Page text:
The more expert you are, the more you should say “I don’t know” what you don’t know.


The new coronavirus discovered in December 2019 was initially an unknown virus, so it was common to see experts and academics appearing on TV and other media saying, “I don’t know for sure yet.”
Some people feel uneasy when an expert who has been conducting research in a particular field for many years says, “I don’t know.”
However, various studies have shown that such experts are more trustworthy.

Why we trust experts – even when they admit they don’t know the answer

The pandemic of the new coronavirus has once again highlighted how a lack of trust in science can sometimes lead to serious consequences.

For example, one study conducted in the United States, the country most severely affected by the pandemic, found that “trust in science is an important factor in making decisions about whether to be vaccinated.

According to Erik Gustafsson, a psychologist at the University of Portsmouth in the UK, people’s trust in science depends on three things: perceived “expertise,” “compassion,” and “integrity.

Of the three, “expertise” and “compassion” are based on a German study published in February 2022.

The study, which was conducted on a total of more than 900 people on four occasions, in September 2019, before the pandemic, and in April, May, and November 2020, during the pandemic, found that trust in science increased significantly with the pandemic.

The main factor was positive belief in the expertise of scientists, according to the study.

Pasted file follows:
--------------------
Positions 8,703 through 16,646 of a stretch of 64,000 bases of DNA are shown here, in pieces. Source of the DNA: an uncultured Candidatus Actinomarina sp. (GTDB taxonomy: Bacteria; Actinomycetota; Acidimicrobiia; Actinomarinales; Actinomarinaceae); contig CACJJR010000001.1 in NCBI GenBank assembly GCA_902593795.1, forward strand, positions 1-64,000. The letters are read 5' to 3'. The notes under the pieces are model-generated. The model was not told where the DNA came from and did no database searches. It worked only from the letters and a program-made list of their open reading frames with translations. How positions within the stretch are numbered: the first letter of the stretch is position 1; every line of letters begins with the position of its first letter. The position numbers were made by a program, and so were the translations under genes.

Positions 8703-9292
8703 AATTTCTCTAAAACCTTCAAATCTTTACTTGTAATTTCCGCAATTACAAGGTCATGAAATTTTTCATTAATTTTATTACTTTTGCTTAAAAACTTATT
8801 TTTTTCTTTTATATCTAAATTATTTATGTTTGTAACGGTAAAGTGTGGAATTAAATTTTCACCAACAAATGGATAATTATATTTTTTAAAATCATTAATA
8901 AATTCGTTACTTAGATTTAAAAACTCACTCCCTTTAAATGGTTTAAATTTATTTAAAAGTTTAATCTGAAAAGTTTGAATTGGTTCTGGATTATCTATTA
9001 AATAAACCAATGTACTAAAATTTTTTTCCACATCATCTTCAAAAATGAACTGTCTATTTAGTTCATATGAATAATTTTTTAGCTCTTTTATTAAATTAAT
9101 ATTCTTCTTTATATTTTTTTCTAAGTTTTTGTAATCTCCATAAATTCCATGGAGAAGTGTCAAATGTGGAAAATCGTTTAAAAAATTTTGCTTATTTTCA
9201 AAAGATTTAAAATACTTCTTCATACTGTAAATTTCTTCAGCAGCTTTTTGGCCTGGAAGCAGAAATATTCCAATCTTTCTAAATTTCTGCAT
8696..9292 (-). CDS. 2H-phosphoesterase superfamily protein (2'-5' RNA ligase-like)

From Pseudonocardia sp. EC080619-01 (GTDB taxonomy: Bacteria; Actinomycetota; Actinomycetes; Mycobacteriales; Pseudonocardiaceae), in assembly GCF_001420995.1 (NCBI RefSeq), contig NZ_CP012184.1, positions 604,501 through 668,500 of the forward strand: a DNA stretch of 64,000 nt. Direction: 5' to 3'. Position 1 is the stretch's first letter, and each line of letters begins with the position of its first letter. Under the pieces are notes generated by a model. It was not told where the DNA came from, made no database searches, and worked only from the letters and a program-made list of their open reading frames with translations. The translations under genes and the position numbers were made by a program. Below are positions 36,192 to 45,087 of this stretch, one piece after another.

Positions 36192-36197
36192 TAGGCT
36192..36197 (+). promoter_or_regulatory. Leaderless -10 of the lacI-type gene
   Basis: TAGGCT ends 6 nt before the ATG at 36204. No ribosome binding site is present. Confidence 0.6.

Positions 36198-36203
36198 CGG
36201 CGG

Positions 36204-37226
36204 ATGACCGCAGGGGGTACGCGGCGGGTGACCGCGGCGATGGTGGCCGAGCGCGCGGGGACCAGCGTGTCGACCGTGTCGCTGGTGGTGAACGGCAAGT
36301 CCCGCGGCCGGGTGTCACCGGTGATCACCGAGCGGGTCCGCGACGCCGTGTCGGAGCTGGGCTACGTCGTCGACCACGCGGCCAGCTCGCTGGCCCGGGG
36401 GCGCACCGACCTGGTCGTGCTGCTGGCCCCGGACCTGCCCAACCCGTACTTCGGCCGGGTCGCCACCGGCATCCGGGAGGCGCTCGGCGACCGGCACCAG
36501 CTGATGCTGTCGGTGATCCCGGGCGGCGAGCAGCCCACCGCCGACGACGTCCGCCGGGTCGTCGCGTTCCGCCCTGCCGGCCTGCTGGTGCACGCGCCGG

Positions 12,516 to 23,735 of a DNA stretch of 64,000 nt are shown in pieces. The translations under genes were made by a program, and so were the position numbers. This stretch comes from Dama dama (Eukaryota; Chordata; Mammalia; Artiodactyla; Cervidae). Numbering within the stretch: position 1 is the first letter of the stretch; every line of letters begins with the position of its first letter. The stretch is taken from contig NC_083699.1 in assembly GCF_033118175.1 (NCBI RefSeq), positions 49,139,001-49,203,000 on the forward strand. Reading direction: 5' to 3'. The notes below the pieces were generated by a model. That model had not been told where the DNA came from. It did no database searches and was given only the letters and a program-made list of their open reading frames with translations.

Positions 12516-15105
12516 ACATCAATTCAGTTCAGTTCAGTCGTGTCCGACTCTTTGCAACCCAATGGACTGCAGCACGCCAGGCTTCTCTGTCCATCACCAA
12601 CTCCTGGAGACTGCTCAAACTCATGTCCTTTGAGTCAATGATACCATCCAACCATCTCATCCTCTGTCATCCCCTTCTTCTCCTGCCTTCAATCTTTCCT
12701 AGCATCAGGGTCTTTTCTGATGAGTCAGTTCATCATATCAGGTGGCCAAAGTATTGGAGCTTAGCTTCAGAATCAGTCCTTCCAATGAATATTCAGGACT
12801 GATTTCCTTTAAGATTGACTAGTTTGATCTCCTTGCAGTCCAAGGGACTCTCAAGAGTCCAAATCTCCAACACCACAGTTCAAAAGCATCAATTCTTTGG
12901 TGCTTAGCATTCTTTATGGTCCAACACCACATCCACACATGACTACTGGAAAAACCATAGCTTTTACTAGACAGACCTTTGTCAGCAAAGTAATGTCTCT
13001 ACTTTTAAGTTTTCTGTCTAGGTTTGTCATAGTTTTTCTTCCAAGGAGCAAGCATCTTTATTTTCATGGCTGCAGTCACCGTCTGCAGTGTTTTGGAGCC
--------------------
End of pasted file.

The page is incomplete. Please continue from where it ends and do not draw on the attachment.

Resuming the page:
On the other hand, the main factor that reduced trust in science was the perception that scientists lacked consideration and compassion for society because of their dependence on research funders. Therefore, the authors of the paper concluded, “To counter the discrediting slander, it may be important to emphasize the purpose, interests, and values of scientists.”

And one of the factors of sincerity that leads to a sense of trust is, not surprisingly, uncertainty, or lack of clarity.

It is generally believed that uncertainty tarnishes one’s image.

Therefore, when experts provide information about a pandemic, or when university spokespersons report the results of their research in articles, it often occurs that definitive statements are made as if there is no uncertainty.

However, recent research has shown that uncertainty in an expert’s statements does not necessarily lead to distrust.

A 2018 study analyzing the impact of an advisor’s confidence on listeners confirmed that while confident and assertive advisors were more favorably evaluated, when asked to choose which advice to follow, advisors who used a less assertive tone of voice, such as “likely,” were more likely to be chosen. Erik Gustafsson and his colleagues found that the advice of advisors who were less assertive, such as “likely” was more likely to be chosen.

Erik Gustafsson commented on the results of the study: “In many cases, people value integrity and are willing to trust someone who can admit that they don’t have a clear answer.

In other words, admitting that you don’t know something or that you are wrong has no negative impact on trust and can even be beneficial.